As school starts up for many districts nationwide, bus drivers, attendants and transportation directors are working through rounds of training, in order to transport students safely to and from school.
Smoke Evacuation Training
At STN EXPO Reno in July, a drill was held to simulate a fire emergency and the challenges that student transporters face when evacuating children. Attendees were invited to walk through a school bus filled with theater smoke, to have the hands-on feeling of what a bus would be like when it is on fire.
The event also demonstrated the challenges of visibility and finding students who might be hiding throughout the bus due to fear.
Many participants emerged from the drill coughing or in disbelief at how hard it was to see the person in front of them in the bus. Some participants were timed on how long it took them to locate two dolls that were placed on seats to mimic real children.
“It’s very smoky; you can’t see very much,” said Michelle Clemo, a school bus driver for Sierra-Plumas Joint USD in California. “I actually couldn’t breathe and that’s fake smoke. It’s very dark and disorienting.… I could barely see the person two steps in front of me.”
Watch the video below that was taken of the interior of the smoking bus:
Clemo added, “It would be extremely difficult and disorienting for the children, because we train them and do evacuate drills, but they don’t get this experience. They probably shouldn’t, and I hope they never have to deal with it. It’s going to be difficult if it happens, especially on my route.”
Participants had to lower themselves onto the school bus floor and run their hands over the seats, in order to determine if they would be able to locate any children in the smoke. It took one participant 43 seconds to search the entire bus and find the two dolls that were placed everywhere.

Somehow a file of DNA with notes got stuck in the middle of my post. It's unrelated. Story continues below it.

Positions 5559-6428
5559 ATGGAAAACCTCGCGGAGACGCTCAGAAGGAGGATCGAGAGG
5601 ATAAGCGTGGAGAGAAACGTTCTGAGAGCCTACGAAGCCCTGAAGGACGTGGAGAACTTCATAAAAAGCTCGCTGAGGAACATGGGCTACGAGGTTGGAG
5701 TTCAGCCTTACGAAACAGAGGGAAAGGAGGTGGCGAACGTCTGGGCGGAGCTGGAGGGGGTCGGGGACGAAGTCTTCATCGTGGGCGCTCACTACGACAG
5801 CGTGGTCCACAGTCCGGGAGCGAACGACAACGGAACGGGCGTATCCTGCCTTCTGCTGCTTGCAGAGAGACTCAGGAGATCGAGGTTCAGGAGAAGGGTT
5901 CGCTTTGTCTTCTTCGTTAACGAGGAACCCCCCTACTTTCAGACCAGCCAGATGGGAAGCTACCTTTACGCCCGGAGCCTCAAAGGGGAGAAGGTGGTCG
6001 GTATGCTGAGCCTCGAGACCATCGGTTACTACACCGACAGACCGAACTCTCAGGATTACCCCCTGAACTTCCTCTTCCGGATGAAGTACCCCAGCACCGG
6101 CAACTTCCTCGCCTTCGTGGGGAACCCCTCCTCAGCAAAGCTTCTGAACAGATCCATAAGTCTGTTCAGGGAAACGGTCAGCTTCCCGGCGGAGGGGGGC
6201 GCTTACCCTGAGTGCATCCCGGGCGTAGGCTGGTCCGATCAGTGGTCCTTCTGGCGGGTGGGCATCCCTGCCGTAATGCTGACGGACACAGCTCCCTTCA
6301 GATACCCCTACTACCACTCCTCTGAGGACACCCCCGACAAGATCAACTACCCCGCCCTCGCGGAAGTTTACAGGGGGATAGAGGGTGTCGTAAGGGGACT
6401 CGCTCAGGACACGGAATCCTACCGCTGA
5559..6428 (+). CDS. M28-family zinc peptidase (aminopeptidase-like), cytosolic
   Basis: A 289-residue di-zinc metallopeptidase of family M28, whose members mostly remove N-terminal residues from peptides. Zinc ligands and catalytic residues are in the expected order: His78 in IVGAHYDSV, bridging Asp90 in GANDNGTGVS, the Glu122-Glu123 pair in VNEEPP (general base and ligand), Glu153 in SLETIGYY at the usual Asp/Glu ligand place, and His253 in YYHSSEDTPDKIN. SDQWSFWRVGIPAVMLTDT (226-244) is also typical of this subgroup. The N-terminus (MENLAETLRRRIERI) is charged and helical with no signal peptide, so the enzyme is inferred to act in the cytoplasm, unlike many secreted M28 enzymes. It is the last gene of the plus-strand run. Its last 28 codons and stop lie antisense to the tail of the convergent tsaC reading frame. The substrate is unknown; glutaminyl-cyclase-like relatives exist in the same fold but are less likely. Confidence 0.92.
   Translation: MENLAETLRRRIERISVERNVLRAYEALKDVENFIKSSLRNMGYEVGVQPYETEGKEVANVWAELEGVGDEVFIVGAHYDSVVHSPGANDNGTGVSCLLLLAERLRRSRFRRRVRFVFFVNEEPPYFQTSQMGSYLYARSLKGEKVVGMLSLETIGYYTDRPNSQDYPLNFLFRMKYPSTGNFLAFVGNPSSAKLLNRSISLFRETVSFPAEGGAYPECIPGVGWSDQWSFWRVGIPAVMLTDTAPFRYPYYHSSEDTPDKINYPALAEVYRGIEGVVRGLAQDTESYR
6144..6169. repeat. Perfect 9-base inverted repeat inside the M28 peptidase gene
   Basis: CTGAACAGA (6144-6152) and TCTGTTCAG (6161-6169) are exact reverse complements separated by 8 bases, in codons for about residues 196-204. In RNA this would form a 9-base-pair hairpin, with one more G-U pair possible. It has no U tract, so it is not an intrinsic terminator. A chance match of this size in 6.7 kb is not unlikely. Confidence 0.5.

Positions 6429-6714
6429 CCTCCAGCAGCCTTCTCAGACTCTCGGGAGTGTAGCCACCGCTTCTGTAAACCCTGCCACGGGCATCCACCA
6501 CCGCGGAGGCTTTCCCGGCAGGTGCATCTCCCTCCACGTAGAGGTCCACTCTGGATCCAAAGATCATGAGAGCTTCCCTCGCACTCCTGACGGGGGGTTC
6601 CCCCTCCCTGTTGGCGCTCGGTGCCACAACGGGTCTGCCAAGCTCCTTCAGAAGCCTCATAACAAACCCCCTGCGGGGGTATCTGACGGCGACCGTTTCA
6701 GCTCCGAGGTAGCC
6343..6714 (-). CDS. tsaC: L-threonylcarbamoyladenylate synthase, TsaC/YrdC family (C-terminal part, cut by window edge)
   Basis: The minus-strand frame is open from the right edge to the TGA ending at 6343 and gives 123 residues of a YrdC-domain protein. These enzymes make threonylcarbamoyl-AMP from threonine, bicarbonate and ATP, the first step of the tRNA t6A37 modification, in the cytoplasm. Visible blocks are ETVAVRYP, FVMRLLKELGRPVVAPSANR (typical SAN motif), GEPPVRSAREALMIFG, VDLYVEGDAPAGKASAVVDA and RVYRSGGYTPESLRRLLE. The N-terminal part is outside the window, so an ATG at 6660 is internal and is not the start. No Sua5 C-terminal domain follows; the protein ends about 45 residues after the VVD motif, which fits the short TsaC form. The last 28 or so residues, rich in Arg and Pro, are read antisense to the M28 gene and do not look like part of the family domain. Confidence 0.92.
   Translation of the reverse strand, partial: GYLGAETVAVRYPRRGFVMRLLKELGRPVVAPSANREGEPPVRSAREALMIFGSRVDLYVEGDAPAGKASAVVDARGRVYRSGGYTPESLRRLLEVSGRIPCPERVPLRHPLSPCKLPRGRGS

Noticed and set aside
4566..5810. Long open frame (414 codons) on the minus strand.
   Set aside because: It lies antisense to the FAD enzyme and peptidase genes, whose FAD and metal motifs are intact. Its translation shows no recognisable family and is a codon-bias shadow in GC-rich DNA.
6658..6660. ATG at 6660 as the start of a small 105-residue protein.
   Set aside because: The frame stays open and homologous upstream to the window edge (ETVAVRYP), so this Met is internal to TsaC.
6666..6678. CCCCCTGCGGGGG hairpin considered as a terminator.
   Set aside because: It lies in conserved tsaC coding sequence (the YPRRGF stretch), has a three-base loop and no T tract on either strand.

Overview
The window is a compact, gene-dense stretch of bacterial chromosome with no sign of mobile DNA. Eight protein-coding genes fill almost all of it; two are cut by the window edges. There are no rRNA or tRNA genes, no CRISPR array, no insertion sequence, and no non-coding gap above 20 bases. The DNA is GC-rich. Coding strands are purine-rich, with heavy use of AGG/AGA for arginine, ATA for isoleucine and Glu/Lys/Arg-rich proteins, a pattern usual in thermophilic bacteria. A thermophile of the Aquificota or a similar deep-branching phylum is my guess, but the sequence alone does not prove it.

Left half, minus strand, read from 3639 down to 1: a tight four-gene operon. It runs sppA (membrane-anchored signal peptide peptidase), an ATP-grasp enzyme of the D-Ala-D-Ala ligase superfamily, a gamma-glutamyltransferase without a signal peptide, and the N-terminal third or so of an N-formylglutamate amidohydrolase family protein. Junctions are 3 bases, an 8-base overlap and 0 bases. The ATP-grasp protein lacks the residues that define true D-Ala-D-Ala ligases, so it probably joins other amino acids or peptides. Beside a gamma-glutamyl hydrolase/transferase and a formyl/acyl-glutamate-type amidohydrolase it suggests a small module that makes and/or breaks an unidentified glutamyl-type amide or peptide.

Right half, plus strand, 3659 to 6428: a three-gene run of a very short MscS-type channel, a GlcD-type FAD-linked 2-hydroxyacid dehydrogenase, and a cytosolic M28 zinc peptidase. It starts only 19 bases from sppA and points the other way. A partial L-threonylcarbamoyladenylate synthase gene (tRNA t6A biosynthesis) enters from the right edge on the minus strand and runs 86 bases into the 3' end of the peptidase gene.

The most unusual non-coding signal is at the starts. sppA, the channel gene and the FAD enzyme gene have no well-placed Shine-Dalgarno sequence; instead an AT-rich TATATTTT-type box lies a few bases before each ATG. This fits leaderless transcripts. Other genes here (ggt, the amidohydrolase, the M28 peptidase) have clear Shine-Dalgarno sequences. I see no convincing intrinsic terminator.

“I expected to not be able to see, but it was different actually going in there. I forgot that I should be looking for kids. It would be really scary if that were to actually happen. I would try not to panic and stay calm,” said Brandi Whitehurst, a school bus driver for Royal School District in Washington.
Workshop facilitator Denny Coughlin, a national safety expert, reminded participants to physically sweep each row and look beneath each seat to search for all children.
Coughlin said he conducts training drills across the country to better prepare transportation staff if an emergency was to happen. Smoke evacuation drills are only one type of training opportunity for transportation departments. (Article continues after gallery.)
Also speaking at the STN EXPO Reno was Michael Dorn, executive director of Safe Havens International. His keynote address discussed active shooter training that is available to bus staff and the importance of knowing how to act in every situation.
Dorn touched on a time of his life when he brought a weapon to school for his own personal safety. Dorn noted that he never had the intent to use it, but it gave him comfort. He said these students may never have the intent to use their weapon. But with proper training, the bus staff would know how to react properly when the weapon is found or pointed at someone.
Recognizing student behavior is one of the leading ways of keeping a safe and happy school bus, Dorn said. By bus drivers setting the tone for the day, Dorn observed, they help prevent or de-escalate certain situations.